• 6/12/20: How To Create A Release Schedule: Also a discussion on setting yourself up for success, not burnout (Having a vision and executing it without getting lost in the middle)
  • 6/26/20: How To Outline: Reader magnets, individual books, and an entire series
  • 7/3/20: How To Write: Haha but really. A writer writes, everyone else is just a person saying they want to write a book
  • 7/17/20: How To Troubleshoot: You’re Stuck. What’s Happening?
  • 7/31/20: How To Edit: You thought you were finished but you haven’t even seen pain yet
  • 8/14/20: How To Self-Edit: Developmental edits (aka kill your darlings phase)
  • 8/28/20: How To Invest In Your Book: The money of publishing (budgeting vs all-in)
  • 9/11/20: How To Find An Editor: Quality versus Getting Ripped Off versus Not Spending Enough
  • 9/25/20: How To Design A Cover: Hiring a cover designer
  • 10/9/20: How To Brand: The Biggest Mistake You Could Make
  • 10/25/20: How To Format: It’s Not Worth It—Hire Someone
  • 11/6/20: How To Make A Newsletter: This Most Important Thing You Will Ever Do Part 1 (reader magnet, set up, drip campaigns, CONNECTION, VALUE)
  • 11/20/20: How To Make a Newsletter: Part 2 (planning swaps and group promos—how you BUILD your newsletter)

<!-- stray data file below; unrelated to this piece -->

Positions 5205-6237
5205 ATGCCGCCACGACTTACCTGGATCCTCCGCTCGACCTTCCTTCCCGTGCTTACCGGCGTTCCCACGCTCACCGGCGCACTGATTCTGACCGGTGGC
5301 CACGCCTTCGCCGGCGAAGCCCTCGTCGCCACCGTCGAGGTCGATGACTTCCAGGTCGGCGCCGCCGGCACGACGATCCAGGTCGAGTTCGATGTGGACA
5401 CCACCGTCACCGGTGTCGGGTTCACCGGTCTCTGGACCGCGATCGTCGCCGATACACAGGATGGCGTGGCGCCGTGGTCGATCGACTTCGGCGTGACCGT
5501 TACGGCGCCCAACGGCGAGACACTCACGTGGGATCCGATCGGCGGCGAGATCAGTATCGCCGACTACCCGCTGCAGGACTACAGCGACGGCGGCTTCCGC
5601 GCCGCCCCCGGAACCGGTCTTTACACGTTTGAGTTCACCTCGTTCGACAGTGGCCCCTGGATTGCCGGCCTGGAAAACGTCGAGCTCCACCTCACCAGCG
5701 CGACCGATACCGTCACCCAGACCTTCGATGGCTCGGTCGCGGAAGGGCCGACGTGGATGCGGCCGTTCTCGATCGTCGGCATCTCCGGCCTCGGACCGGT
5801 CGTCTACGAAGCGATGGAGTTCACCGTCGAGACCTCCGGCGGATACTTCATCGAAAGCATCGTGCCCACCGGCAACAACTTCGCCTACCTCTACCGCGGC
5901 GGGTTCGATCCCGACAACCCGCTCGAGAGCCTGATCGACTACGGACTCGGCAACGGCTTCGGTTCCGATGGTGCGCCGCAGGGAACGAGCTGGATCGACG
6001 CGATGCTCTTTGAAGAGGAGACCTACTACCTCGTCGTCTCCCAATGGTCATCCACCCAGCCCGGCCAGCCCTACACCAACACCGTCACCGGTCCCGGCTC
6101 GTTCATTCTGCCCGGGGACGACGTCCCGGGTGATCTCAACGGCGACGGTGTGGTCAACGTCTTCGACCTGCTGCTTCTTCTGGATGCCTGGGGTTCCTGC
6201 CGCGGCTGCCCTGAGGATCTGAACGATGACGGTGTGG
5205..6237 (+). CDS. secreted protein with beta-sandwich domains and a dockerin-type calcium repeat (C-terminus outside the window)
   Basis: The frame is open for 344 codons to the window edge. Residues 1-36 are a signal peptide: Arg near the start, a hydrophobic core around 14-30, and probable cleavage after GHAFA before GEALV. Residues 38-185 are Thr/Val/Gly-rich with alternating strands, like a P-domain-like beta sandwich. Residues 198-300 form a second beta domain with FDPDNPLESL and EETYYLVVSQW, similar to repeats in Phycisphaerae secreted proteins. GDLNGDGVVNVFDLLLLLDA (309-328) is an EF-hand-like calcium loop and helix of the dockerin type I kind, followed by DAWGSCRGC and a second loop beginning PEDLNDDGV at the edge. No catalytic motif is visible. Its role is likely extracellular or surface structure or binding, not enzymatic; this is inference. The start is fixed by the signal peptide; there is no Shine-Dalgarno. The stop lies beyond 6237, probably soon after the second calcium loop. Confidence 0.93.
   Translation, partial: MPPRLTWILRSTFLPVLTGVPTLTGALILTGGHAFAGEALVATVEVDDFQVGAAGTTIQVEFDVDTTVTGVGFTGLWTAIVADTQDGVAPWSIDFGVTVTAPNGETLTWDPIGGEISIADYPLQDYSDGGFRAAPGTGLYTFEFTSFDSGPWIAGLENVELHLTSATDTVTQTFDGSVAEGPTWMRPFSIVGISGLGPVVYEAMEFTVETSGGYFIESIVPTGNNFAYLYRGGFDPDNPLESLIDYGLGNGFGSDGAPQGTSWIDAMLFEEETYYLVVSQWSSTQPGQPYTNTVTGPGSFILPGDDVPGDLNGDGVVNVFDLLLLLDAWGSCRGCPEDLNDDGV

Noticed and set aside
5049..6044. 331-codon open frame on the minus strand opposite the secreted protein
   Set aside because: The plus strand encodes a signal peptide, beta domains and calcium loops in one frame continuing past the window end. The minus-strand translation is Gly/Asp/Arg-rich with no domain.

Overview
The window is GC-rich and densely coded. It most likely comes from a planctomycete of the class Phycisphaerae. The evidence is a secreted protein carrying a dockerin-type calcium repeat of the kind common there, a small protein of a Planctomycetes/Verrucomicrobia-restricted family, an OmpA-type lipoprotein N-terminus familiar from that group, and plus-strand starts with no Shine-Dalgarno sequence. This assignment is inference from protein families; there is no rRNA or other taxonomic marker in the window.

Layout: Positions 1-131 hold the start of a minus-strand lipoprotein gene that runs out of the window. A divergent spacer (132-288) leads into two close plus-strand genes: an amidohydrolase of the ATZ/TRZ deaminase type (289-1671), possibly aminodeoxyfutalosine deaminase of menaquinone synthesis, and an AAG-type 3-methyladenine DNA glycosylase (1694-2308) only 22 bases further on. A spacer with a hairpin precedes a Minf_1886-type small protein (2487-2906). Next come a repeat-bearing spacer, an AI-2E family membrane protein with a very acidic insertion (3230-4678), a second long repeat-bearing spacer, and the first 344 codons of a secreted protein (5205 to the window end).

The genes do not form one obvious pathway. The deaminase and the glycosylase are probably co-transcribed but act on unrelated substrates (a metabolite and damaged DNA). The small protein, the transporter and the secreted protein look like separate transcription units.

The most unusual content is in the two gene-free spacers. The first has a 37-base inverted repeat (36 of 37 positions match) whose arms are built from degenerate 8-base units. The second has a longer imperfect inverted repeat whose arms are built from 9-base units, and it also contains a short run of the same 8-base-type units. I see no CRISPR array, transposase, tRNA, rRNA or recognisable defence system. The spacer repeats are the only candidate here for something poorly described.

• 12/4/20: How To Build A Website: The wam-bam easy method (don't over-complicate this)
  • 12/18/20: How To Run Your Social Media: What exactly do you need to do as an author?
  • 1/1/21: How To Make the Ultimate Decision: To KU or not to KU
  • 1/15/21: How To Upload Onto Amazon, Smashwords, and Google Play (choosing subtitles, keywords, how to get into the max categories, and pricing)
  • 1/29/21: How To Run Ads: Why or why not? 
  • 2/12/21: How To Sustain: You Will Get Burnt Out. How Do You Deal?
  • 2/26/21: How To Leverage Rights: Audio, foreign translations, Etc.

What did I miss? What do you want to see on the list? Leave a comment below!

In the meantime, I am including a linked guide to posts I’ve previously published on my website. These are all free, but keep in mind that some of them are dated and include specific information that might not be viable anymore.

I hope you are looking forward to this series! I’m excited to write it and hopefully help some of you out. 

*Note: On Patreon, you are charged at the first of every month. 

- Meg


P.S. 

 Additionally, I have a benefit tier for authors who need more individual attention on their book. This tier is called Scribblers. In this tier, I will read your WIP, offer feedback, schedule monthly check-in calls, and be a resource to discuss one-on-one all the topics listed above.

I also have a tier called Streamers, where I do a monthly live stream. During it, I am writing real time and answering questions. I will also be discussing my creation process, which will include some tips/how I write.

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Video